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Court to rule on raisin program

The Supreme Court on Tuesday agreed to decide whether the federal government can be challenged in a regular federal court for taking over a part of an annual raisin crop from packers and processors, under a marketing program.  That was one of two newly granted cases.  The other tests whether a family that fails to make a claim on time for injuries due to a vaccine may still be entitled to recover its attorney’s fees.

The raisin case, a dispute over the proper court to hear a “takings” claim under the Fifth Amendment, is Horne v. U.S. Department of Agriculture (docket 12-123).  The vaccine case involves a government appeal, in Sebelius (HHS Secretary) v. Cloer (12-236).

Under a federal marketing program for California raisins, the government seeks to stabilize prices by taking some of the annual crop off the market.   A federal committee each year recommends to the Agriculture Department the part of the crop that it believes should be held off the market.   A packer or processor may buy raisins from the growers for the part of an annual yield that can be marketed, but the part ordered to be withheld must be kept in reserve.   These so-called “reserve tonnage” amounts, though, can be sold in markets where competition does not exist, such as school-lunch programs.   The proceeds from selling those raisins are used to pay the costs of running that part of the program.

A group of grape vineyard operators in California were accused by the Department of setting up a program to evade the reserve pool requirement by processing their own grapes into raisins, then selling them.   They countered that they were only producers, not processors, and so were not covered by the marketing order and its reserve set-aside.   The Department sought to compel them to obey the marketing order, and the vineyards ultimately were ordered to pay $483,844 in civil penalties.

The vineyards went to court, contending that the reserve set-aside requirement amounted to a “taking” of their private property without just compensation, as required by the Fifth Amendment.  A federal district court judge ruled for the Department, finding that the vineyard operators were, in fact, functioning as processors or packers.   Transfer of title to the reserve raisins was not a “taking,” the judge concluded.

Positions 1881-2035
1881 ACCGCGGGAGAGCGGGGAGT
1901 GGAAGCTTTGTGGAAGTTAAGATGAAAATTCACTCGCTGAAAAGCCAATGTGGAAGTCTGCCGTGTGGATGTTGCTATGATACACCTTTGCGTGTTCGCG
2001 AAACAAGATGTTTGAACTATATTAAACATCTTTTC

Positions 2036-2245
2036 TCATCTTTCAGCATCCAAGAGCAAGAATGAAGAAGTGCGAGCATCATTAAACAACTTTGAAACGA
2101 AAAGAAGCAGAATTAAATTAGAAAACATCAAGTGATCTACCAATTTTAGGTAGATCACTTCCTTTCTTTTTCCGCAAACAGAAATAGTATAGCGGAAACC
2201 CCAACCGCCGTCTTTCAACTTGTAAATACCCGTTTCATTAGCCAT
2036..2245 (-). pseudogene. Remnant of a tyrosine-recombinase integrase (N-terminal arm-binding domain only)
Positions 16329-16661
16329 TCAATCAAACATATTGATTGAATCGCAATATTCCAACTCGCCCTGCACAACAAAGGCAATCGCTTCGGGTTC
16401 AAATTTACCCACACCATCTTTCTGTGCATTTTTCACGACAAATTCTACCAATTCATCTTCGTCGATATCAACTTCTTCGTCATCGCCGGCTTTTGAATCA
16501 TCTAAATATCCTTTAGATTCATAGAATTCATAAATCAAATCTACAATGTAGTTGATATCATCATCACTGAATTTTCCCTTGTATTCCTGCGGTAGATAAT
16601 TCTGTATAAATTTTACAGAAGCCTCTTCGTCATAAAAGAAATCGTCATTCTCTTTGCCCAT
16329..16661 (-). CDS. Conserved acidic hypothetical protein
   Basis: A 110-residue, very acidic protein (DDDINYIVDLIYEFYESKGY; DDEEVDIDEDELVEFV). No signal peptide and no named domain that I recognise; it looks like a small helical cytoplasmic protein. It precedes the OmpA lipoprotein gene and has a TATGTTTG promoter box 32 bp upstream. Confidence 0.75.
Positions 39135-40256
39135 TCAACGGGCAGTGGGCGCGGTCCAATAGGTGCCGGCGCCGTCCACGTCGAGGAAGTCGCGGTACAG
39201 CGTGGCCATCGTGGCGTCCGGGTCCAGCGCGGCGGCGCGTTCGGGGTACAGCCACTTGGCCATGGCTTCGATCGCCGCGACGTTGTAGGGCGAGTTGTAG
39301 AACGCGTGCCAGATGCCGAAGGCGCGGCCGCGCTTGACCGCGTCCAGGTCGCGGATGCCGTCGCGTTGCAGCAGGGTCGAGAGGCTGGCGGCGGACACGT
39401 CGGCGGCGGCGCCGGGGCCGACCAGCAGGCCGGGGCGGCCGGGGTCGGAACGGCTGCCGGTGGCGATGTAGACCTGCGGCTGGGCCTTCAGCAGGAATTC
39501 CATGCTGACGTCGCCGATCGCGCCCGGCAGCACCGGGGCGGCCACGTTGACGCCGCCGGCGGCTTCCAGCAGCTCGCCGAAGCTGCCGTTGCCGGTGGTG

The Ninth Circuit Court ultimately ruled that it lacked jurisdiction to hear the “takings” claim, and that the vineyards should take that plea to the Court of Federal Claims under the so-called “Tucker Act,” which allows lawsuits against the government seeking monetary compensation for taking private property for public use.   The vineyards then took the issue of where they may sue to the Supreme Court, resulting in Tuesday’s grant of review.

The other newly granted case involves an attorney’s fee issue under the 1986 program created by Congress to compensate for injuries due to vaccinations.   That program was set up as an alternative to private damages lawsuits against vaccine makers.  The law provides a time limit for filing a claim with the Court of Federal Claims; a claim must be filed within thirty-six months after the occurrence of the first symptom or onset of a claimed injury from a vaccination.   The program also provides a system of awards of attorney’s fees and costs.  Victory on a claim is not always necessary in order to receive such an award.

The case involves a Colorado woman, Melissa Cloer, who had received three Hepatitis B vaccine shots in 1996 and 1997.   In mid-1997, she experienced the initial symptoms of multiple sclerosis.   She did not file a claim, however, until 2005, some eight years later.  Her claim was dismissed as too late.

Even so, her attorneys sought more than $118,000 for their fees and the costs of their work in the Circuit Court for the Federal Circuit.   The Circuit Court agreed that she might be able to recover fees and costs, if she could prove that, even though she filed too late, her claim had been made in good faith.  That is the conclusion that the federal government asked the Supreme Court to overturn.


Recommended Citation: Lyle Denniston, Court to rule on raisin program, SCOTUSblog (Nov. 20, 2012, 1:15 PM),